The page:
(9)  (U) Making inadmissible any alien who “endorses or espouses terrorist activity or persuades others to endorse or espouse terrorist activity or support a terrorist organization.”  Before amendment, the provision covered only persons who used their position of prominence to endorse or espouse terrorist activity or to persuade others to support terrorist activity or a terrorist organization in a way the Secretary of State determined undermines U.S. efforts to reduce or eliminate terrorist activities;

(10) (U) Making inadmissible any alien who has “received military-type training” from or on behalf of a terrorist organization; and

(11) (U) Applying the terrorism provisions of the REAL ID Act amendments to actions taken by an alien before, on, or after the date of enactment, May 11, 2005.

f.  (U) The Consolidated Appropriations Act, 2008, Public Law 110-161, 121 Stat. 1844, at section 691 of Title VI of Division J (the Department of State, Foreign Operations, and Related Programs Appropriations Act, 2008) amended the discretionary authority of the Secretary of Homeland Security and the Secretary of State, under INA 212(d)(3)(B)(i), to exempt an alien from most of the terrorism-related bars to admissibility under INA 212(a)(3)(B) and to exempt a group from treatment as an undesignated terrorist organization under INA 212(a)(3)(B)(vi)(III).  The amendment also provided that certain groups should not be considered terrorist organizations on the basis of any act or event occurring before the amendment’s enactment on December 26, 2007, and that the Taliban must be considered to be a designated foreign terrorist organization, under INA 212(a)(3)(B)(vi)(I), for immigration purposes.  (See 9 FAM 302.6-2(B)(3) paragraph i.)  The amendments were effective upon enactment and apply to acts before or after enactment.

9 FAM 302.6-2(B)(3)  (U) Definitions

(CT:VISA-799;   05-16-2019)

a. (U) This section explains terms used in INA 212(a)(3)(B) in alphabetical order.  Where listed terms are specifically defined in the statute, the statutory reference follows immediately after the term.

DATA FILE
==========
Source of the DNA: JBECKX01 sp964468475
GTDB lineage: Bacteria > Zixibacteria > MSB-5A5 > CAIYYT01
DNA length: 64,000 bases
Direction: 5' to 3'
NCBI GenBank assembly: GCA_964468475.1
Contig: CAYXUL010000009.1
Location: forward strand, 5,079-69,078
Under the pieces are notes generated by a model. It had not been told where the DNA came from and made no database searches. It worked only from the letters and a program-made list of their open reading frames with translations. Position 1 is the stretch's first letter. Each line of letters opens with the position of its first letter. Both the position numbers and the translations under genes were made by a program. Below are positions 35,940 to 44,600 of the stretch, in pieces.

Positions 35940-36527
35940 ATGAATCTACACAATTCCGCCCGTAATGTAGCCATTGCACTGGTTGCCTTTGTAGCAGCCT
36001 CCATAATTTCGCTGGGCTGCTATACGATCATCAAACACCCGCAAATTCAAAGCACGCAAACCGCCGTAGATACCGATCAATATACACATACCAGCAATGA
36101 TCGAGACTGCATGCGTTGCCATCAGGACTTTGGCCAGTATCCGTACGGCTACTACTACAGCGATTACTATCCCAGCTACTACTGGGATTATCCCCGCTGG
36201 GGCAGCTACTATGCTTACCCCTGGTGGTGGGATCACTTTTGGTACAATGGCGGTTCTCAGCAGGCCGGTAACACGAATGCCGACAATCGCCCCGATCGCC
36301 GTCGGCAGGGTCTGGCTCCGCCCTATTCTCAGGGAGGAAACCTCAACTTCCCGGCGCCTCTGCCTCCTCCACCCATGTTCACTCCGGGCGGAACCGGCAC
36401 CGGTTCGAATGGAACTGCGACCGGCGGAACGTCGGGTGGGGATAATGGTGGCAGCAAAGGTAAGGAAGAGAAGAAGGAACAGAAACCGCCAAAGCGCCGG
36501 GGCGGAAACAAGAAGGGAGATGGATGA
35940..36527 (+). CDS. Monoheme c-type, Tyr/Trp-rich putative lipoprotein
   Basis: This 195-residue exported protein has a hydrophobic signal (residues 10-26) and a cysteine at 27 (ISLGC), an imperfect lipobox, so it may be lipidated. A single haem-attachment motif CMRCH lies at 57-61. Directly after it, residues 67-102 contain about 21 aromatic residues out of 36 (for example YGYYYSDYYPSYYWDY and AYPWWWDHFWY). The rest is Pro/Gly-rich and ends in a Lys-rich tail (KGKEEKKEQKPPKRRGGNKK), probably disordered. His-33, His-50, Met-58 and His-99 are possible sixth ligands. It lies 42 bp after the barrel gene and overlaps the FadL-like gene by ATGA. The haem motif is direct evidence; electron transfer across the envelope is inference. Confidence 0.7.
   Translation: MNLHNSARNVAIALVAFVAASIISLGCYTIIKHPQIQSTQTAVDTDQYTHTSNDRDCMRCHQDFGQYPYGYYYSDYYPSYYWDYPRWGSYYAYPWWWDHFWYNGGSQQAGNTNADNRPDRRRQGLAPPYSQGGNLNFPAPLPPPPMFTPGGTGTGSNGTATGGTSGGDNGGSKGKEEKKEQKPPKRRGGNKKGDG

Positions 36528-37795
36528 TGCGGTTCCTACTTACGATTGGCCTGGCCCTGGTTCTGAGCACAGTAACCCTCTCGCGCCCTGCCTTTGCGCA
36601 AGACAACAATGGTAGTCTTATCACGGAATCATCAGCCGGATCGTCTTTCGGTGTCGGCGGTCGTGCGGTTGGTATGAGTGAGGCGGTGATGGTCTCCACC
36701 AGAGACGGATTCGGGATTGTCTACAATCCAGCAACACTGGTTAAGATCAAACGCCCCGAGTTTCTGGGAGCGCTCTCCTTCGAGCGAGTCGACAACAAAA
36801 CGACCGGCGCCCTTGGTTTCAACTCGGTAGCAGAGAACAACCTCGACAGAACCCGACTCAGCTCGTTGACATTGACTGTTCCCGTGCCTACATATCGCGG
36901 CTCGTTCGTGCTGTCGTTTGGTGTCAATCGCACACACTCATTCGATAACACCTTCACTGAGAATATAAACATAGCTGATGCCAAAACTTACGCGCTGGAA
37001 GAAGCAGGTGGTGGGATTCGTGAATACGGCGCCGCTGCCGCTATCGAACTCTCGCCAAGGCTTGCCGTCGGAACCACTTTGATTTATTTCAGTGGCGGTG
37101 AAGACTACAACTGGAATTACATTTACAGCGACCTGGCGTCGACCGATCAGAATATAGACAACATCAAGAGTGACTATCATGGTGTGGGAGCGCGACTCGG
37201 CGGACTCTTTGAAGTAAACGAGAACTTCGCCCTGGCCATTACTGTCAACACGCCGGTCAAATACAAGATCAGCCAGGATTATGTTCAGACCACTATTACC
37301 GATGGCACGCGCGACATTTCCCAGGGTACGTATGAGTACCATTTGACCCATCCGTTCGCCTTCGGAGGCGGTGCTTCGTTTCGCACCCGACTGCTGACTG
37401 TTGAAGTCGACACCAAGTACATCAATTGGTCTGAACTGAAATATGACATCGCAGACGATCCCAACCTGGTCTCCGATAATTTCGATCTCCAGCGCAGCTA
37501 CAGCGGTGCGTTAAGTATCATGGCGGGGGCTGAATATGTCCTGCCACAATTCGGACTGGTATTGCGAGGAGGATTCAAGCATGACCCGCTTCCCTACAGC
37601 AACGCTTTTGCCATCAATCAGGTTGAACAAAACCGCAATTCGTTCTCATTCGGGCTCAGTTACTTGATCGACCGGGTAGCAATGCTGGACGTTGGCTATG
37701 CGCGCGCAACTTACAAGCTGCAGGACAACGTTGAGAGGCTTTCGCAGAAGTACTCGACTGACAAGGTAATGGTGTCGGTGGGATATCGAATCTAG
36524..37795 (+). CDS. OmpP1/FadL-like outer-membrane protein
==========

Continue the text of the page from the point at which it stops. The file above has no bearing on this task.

b. (U) CLEAR AND CONVINCING EVIDENCE:

(1)  (U) The phrase “clear and convincing evidence” appears several times in INA 212(a)(3)(B) with reference to undesignated terrorist organizations.  The INA places the burden of proof on the applicant to establish that he or she did not know, or should not have reasonably known, that the undesignated terrorist organization was, in fact, a terrorist organization.  (Applicants are deemed to know that designated terrorist organizations are terrorist organizations, regardless of their actual knowledge or belief).

(2)  (U) You must consider the following in determining whether a visa applicant can demonstrate by “clear and convincing evidence” that he or she did not know, and should not reasonably have known, that an undesignated organization was a terrorist organization:

(a)  (U) Facts particular to the individual, such as residence, profession, education, and people with whom and groups with which the applicant has associated;

(b)  (U) The public availability of information about the organization and more specifically, about the activities that make it a terrorist organization under the INA’s broad definition; and

(c)  (U) The extent to which the organization is actively and overtly engaged in the activities that make it a terrorist organization under the INA. 

(3)  Unavailable   

c.  (U) ENDORSING OR ESPOUSING TERRORISM: